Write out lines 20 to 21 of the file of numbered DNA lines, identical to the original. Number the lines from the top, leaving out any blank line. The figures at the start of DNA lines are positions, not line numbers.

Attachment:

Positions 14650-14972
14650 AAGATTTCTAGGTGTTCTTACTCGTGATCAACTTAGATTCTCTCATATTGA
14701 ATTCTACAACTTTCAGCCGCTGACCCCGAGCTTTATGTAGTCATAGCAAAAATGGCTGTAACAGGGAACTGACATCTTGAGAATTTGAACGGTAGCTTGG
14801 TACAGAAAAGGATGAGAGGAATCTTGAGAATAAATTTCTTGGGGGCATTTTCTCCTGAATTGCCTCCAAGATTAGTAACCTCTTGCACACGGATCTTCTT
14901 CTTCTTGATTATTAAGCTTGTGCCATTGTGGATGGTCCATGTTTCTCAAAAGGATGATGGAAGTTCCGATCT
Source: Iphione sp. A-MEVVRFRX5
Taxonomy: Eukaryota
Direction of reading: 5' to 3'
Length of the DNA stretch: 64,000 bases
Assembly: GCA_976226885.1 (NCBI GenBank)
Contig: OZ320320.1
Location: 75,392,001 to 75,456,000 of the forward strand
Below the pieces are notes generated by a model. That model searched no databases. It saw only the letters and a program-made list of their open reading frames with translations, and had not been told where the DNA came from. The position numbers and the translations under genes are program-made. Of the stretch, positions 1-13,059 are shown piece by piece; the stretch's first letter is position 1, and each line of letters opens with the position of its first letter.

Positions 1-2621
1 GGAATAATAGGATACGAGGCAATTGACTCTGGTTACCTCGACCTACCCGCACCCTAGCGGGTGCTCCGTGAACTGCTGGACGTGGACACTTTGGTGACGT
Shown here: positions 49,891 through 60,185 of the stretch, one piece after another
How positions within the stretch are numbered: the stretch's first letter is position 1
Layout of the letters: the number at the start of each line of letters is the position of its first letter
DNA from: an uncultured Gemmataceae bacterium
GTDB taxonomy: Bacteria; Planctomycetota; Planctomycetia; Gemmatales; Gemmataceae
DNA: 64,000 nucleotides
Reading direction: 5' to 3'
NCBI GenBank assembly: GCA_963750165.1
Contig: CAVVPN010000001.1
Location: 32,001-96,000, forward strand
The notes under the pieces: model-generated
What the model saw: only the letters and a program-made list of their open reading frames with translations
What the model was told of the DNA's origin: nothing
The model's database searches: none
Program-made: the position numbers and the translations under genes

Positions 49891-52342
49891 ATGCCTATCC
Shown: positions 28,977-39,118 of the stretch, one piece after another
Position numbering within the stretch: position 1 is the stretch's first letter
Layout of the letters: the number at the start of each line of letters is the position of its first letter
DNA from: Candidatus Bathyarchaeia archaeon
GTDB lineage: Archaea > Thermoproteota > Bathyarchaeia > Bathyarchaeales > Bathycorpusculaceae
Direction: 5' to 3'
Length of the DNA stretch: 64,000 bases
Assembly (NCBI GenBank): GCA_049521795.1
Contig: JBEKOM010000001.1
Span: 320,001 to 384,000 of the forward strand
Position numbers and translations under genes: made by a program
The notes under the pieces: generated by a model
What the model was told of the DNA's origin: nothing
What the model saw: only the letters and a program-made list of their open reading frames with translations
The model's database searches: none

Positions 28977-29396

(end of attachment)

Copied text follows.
GTDB taxonomy: Bacteria; Planctomycetota; Planctomycetia; Gemmatales; Gemmataceae
DNA: 64,000 nucleotides